The two-tone blemish on Cameron Quigley's head was a telltale sign that the 21-year-old had contracted melanoma.
Nor is the disease - the fifth most common strain of cancer in this country - any respecter of age.
Kerry Rafferty, co-founder of Sunderland support group MelanomaMe, said: "While 21 is a terribly young age to get melanoma, it is a young person's cancer and affecting more people under the age of 50 and in particular the 15-30 age group."
Kerry founded the organisation last year after she battled stage one of the illness - the least severe of four stages - in 2015.
As well as working with a host of major North-East employers to educate staff about its dangers, the group has also offered regular counselling to around 200 people and their families across the region.
Kerry, 40, from Harraton, Washington, added: "We are also in discussion with nearly 50 people who we are offering advice to. Many are from across the country from Kent to Scotland."
After learning about Cameron's illness by chance on social media, the group contacted him and has offered him regular support in the aftermath of his July operation.
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Kerry, who needed a two-tone mark removed from her back, said: "I know myself it can a lonely place and wanted to let him know that we were here to offer advice.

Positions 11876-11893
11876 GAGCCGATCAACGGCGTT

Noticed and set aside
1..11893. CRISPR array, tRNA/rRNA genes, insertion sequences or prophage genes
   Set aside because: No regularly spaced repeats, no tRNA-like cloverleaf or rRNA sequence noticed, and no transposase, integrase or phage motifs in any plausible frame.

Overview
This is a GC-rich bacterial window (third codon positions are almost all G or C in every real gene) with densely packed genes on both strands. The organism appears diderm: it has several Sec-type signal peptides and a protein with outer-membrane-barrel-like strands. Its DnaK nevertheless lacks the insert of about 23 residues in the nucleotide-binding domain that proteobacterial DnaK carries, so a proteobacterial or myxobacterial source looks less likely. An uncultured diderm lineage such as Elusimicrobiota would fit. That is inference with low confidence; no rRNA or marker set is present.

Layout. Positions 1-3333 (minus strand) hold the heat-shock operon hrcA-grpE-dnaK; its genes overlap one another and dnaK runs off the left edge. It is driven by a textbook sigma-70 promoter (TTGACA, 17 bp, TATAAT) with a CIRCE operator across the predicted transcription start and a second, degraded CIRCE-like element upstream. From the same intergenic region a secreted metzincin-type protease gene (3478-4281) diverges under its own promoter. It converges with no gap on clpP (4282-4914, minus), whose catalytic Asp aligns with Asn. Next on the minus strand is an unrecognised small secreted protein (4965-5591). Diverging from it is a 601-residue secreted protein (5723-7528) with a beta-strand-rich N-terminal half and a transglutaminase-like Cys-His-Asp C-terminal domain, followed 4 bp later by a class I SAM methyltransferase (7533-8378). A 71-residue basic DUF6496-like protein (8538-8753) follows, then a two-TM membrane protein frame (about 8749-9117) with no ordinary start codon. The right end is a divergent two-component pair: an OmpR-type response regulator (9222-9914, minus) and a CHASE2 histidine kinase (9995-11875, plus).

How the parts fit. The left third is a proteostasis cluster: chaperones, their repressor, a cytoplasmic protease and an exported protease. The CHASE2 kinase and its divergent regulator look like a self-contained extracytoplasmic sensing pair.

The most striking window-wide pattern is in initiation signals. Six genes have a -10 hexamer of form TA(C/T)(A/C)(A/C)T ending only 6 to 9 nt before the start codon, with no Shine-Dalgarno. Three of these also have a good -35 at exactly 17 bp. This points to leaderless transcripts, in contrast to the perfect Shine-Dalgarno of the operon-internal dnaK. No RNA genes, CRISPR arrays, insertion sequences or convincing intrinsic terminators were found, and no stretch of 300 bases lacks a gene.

"He's a lovely lad and we are so happy that he has crossed the line from being a client to helping us."
Cameron, a former pupil at St Robert of Newminster School, in Washington, is now repaying the group's help by joining in presentations it makes to organisations such as clinical commissioning groups, beauticians and schools.
He said: "I think at first people think I've just come along to help out and are then surprised when I'm introduced and start talking about my own experiences.
"My escape is working with MelanomaMe because I like to help other people and my story is helping people to realise that you don't need to be scared to get that mole checked out and that trip to the GP might actually save your life.
"People don't realise how bad this disease is until they have it themselves so prevention is better than cure."
Kerry, who has been clear of cancer since her operation, added: "He's been very lucky that a trip to the hairdresser's has uncovered the mark.
"While we don't for certain what has caused his cancer, it is likely that his use of sunbeds was a contributory factor.
"My advice is to stay away from sunbeds as you are dicing with death. You are exposed to high doses of UV light which are causing more and more damage to your skin."